Not long ago, when extreme weather occurred, we were told it wasn’t possible to link specific events to the climate crisis. Now though, scientists have figured out a model to represent how the climate crisis produces specific weather events like Hurricane Harvey and the extreme heat in the Pacific Northwest.
We know that these extreme events will occur more and more, continuing to affect everyone on the planet. Climate-related emergencies are displacing entire populations of people. Read about The Great Climate Migration here and here.
As climate-change related emergencies continue, the need for support for mothers and their young children is crucial. In the United States, “we have a long way to go to ensure that families are held with kindness and care during emergencies,” United States Breastfeeding Committee’s (USBC) Amelia Psmythe Seger writes in Disasters Don’t Wait.
Protecting and supporting breastfeeding at every level and continuing with appropriate complementary feeding are proven strategies for reducing health risks to infants and young children and can limit the impact of the rapidly growing formula industry on climate change and the first-food system.
In an event earlier this year, the Global Breastfeeding Collective (GBC) and the IFE Core Group hosted Strategies for Infant and Young Child Feeding (IYCF) in Climate-Related Emergencies.
Speaker Isabelle Modigell, lead author of the Operational Guidance: Breastfeeding Counselling in Emergencies, shared a list of resources that will inevitably become more and more applicable to those working in the field of maternal child health as we are challenged by the climate crisis.
As planetary health heals and healthy IYCF becomes a global priority, it is our hope that these resources someday become obsolete. In the meantime, please consult the strategies set forth in these documents as we trudge through current realities.
- The Sphere Handbook sets minimum, humanitarian standards. In its Food Security and Nutrition chapter, Standard 4.1 covers policy and coordination and Standard 4.2 covers multi sectoral support.
- For details on how to implement these minimum standards, head to IFE’s operational guidance on infant and young child feeding in emergencies. This document is portioned into six key sections, available in over 10 languages, and as Modigell points out, the hard copy is small and easy to pop into luggage, a definite advantage as internet access is often limited or absent during emergencies.
- Based on the Operational Guidance on IYCF-E (OG-IFE), IFE published the Infant and Young Child Feeding in Emergencies (IYCF-E) infographic series. The infographics are designed for a diverse audience, from midwives to policy makers. This resource has information on things like stopping inappropriate donations and dealing with waste management.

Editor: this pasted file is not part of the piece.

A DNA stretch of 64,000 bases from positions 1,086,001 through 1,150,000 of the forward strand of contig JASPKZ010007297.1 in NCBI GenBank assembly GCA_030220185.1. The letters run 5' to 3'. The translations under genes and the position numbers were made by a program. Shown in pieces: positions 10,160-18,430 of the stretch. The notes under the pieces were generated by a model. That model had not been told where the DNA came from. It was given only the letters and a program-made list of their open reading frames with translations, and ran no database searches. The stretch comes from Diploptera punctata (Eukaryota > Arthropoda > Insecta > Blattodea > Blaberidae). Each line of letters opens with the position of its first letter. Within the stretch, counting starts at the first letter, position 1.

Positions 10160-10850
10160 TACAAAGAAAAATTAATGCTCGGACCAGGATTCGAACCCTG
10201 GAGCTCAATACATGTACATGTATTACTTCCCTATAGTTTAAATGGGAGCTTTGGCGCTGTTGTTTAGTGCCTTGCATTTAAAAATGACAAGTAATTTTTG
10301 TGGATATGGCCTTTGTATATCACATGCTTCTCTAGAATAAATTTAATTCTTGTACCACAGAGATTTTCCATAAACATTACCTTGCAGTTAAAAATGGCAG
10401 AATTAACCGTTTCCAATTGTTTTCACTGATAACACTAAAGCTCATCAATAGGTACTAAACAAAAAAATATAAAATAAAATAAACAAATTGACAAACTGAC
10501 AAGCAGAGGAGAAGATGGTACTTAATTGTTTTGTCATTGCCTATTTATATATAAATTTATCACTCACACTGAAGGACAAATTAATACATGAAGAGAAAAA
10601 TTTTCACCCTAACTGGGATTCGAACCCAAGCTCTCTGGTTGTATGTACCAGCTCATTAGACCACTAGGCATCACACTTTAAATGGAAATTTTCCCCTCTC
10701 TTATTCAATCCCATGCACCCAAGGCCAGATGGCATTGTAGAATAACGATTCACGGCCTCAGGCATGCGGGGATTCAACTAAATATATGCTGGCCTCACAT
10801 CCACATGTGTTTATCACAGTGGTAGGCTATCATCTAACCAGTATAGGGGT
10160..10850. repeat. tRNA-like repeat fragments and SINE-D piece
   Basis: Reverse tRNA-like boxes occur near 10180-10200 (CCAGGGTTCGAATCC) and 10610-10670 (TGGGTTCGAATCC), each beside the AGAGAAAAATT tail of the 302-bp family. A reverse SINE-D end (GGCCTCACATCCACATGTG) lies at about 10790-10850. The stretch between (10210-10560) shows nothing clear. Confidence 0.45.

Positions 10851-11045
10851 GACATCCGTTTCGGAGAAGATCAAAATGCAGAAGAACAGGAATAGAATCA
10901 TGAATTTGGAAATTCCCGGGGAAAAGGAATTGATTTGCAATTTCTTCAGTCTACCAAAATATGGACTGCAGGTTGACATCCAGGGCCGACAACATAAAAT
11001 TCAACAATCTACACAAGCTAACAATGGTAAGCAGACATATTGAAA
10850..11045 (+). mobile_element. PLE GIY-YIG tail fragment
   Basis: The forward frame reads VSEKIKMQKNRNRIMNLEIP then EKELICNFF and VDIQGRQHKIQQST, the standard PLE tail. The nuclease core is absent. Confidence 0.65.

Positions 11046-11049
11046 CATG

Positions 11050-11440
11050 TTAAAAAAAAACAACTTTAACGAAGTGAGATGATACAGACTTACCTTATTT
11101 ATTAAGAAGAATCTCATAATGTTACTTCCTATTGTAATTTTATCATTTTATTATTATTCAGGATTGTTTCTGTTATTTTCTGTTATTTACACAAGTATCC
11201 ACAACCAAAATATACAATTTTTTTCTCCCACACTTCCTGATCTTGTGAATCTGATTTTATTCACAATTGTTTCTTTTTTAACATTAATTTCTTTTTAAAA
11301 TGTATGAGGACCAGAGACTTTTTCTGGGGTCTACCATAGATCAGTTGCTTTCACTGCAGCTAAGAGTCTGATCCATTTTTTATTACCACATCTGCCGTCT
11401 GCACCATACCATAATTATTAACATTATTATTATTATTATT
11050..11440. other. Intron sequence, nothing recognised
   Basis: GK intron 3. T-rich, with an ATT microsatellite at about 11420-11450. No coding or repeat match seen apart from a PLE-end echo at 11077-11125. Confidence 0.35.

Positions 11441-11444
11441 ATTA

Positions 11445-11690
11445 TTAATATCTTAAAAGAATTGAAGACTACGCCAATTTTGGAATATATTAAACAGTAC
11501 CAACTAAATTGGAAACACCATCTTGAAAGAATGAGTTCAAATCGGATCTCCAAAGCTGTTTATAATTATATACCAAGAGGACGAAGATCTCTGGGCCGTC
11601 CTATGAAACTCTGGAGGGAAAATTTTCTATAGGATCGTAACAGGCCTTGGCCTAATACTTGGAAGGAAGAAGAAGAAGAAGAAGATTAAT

- The UN Refugee Agency provides a multi sectoral framework: www.unhcr.org/uk/nutrition-and-food-security.html
Creating strong plans, support and policies during non-emergency times is also critical of course. When these safeguards are already in place, it lowers vulnerabilities during emergencies. For this, Modigell says, we must start with the Code, and we must improve ongoing access to skilled breastfeeding counseling.
From a U.S. perspective, as part of its Racial Equity training series, USBC hosted an Infant and Young Child Feeding During Emergencies (IYCFE) webinar featuring Katherine Shealy, Centers for Disease Control and Prevention, Aunchalee Palmquist, Carolina Global Breastfeeding Institute, UNC-Gillings School of Public Health, Felisha Floyd, National Association of Professional and Peer Lactation Supporters of Color (NAPPLSC), Lourdes Santaballa, Executive Director, IBCLC, IYCFS at Alimentación Segura Infantil (ASI), and Tracy Erickson, Texas Department of Health Services, WIC Program. It was designed to help coalitions and organizations build the capacity to coordinate support and be active IYCFE stakeholders. You can watch that here.
Also on the national front, USBC delivered their organizational sign-on letter supporting the DEMAND Act of 2022 (Delivering Essentials to Mothers Amid Natural Disasters Act). The DEMAND Act would ensure that lactation support services and supplies are eligible expenses for emergency assistance through the Federal Emergency Management Agency (FEMA) Critical Needs Assistance program. The letter was delivered to members of the House Subcommittee on Economic Development, Public Buildings, and Emergency Management and the Senate Committee on Homeland Security and Governmental Affairs. Additional signers will be added on a rolling basis. Updates on this effort and others can be found in their Weekly Wire Newsletter.